Salmon lice can quickly adapt to new challenges. Many chemicals used to treat lice-infested salmon have become ineffective, due to lice evolving pesticide resistance. As new pesticides and other treatments become available to farms, the industry must consider whether resistance could arise, and what actions farms can take to prevent this from happening. For this, a better understanding of how pesticide resistance grows and spreads across a network of salmon farms is required.
Researchers from the University of Melbourne, Nofima, the Institute of Marine Research and the University of Sydney have built a new computer model to simulate salmon lice' evolutionary dynamics. This model simulates lice infesting more than 500 salmon farm sites throughout southern Norway. It tracks how lice grow on farms, how they disperse between farm sites on ocean currents (using data from the Institute of Marine Research lice dispersal model), and how they evolve resistance to pesticide treatments. To test the model, the authors simulated lice adapting to azamethiphos – one of the chemical pesticides used on farms, to which resistance is now widespread.
Their results match well with the current understanding of azamethiphos resistance: in just ten years, the gene that provides resistance went from being very rare in the louse population to very widespread. The model results highlight the link between how regularly farms were treated with azamethiphos, and how rapidly resistance evolved.
Interestingly, there was a distinct spatial pattern to adaptation. That is, resistance evolved at different speeds in different parts of Norway. Resistance evolved most rapidly in the southwest region, around Hardangerfjord, before spreading northwards along the coast. The authors describe this area as an ‘evolutionary hotspot’. By identifying evolutionary hotspots like these, researchers know which areas are most important when it comes to monitoring and managing pesticide resistance.
Spatial patterns in how lice evolved resistance in the model were influenced by how likely it was that infective lice larvae were transmitted from one farm to another. Resistance evolved more rapidly in areas where farms were in close proximity and currents facilitated the transmission of lice infections from one farm to another. This was because the high transmission of lice between farms led to high infestation rates and, in turn, more treatments. It also allowed for resistant genes to spread more easily to new areas. The evolutionary hotspot in Hardangerfjord is a region containing many farms in close proximity. As the salmon industry grows, the placement of new farms is critical. The model could be used to investigate how farm distribution could be optimized to reduce lice spread.
A visualisation of the model output, representing the population of adult salmon lice on salmon farms (each point represents one farm site) across the southern Norway over ten years. The color of the points represents the frequency of the mutation (R) that gives lice azamethiphos resistance. Blue = most lice are susceptible to the pesticide; red = most lice are resistant. The size of the points indicates the abundance of lice on farms.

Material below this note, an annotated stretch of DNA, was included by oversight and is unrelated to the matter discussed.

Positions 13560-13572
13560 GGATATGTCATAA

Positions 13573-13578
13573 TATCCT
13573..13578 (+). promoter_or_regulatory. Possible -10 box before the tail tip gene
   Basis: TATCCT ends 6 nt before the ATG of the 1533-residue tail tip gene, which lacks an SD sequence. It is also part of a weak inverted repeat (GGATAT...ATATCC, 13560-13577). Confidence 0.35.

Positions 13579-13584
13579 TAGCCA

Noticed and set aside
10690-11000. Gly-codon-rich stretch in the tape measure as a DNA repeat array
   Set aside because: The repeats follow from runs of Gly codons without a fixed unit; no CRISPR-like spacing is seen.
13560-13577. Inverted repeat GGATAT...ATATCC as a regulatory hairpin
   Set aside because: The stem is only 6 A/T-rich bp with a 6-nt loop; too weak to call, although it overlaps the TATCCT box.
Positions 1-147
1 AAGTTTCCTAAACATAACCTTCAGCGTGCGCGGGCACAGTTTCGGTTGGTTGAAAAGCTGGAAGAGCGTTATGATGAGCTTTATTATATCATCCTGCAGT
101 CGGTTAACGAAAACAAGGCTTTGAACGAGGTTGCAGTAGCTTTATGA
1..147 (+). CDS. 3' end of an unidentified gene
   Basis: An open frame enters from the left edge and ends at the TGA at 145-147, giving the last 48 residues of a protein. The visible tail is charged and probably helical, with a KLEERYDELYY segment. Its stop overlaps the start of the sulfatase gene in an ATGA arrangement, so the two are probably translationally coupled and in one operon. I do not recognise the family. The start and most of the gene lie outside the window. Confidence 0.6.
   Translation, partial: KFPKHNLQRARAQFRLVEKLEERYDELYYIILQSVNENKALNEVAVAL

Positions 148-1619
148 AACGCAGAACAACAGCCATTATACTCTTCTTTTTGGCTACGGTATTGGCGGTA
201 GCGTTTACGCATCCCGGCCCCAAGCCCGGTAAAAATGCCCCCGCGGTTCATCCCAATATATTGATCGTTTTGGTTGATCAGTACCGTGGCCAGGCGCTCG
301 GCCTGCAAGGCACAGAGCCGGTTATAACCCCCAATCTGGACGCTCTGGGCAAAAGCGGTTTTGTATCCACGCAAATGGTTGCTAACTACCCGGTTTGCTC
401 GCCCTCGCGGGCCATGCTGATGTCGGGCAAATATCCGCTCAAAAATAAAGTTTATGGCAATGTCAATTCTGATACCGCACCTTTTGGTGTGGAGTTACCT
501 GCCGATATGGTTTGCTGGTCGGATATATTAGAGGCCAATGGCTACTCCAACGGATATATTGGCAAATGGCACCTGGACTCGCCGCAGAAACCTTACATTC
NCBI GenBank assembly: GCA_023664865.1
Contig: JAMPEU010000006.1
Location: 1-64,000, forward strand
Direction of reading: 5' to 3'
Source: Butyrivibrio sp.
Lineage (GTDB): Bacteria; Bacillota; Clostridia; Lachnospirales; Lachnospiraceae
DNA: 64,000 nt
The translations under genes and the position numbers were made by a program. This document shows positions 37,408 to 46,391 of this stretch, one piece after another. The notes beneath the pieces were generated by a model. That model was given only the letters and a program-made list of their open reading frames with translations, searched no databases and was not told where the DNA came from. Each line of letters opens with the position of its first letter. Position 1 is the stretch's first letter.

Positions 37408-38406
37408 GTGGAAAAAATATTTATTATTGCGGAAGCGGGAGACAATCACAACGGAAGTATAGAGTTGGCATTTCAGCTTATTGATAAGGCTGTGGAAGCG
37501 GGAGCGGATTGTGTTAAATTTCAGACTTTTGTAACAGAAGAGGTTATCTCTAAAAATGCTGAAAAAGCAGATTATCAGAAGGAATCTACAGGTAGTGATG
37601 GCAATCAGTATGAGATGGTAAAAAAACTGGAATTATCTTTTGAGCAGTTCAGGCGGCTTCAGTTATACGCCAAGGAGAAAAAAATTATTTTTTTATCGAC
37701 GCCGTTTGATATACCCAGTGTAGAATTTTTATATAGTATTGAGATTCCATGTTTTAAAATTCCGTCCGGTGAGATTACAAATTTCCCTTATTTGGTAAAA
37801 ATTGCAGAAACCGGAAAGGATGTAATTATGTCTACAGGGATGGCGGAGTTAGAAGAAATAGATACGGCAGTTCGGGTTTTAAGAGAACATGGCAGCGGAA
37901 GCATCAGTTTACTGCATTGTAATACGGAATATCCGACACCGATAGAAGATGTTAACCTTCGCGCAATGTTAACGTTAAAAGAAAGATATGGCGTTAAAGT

Alternative strategies to fight sea lice
The study also highlights the need for alternative methods of louse control that are more difficult for lice to adapt to than chemical pesticides. For example, the CrispResist project is investigating the potential for using gene editing to give Atlantic salmon high or full salmon lice resistance. The authors explain that their model can also help decide on effective strategies to use for implementing these new technologies to limit the ability of lice to evolve and overcome the genetic resistance mechanisms introduced into the Atlantic salmon host population. Computer models can run countless different scenarios over large geographic areas and long timeframes that would be impossible to test experimentally. If lice can adapt to new management strategies, such as gene-edited salmon, then using models to predict the evolutionary responses of lice can find ways of slowing down, or even stopping, the spread of resistance.
The authors hope that this is the first of many uses of such models to better understand how lice respond to farm treatments at a regional scale. This knowledge can be integrated into farm management regimes, to ensure that new control technologies remain effective in the long term.
A figure animation at the top of the article can be accessed here.
Andrew Coates, Nick Robinson, Tim Dempster, Francisca Samsing, Ingrid Johnsen, Ben L Phillips. A metapopulation model reveals connectivity-driven hotspots in treatment resistance evolution in a marine parasite. ICES Journal of Marine Science, Volume 79, Issue 10, December 2022, Pages 2682–2696 https://doi.org/10.1093/icesjms/fsac202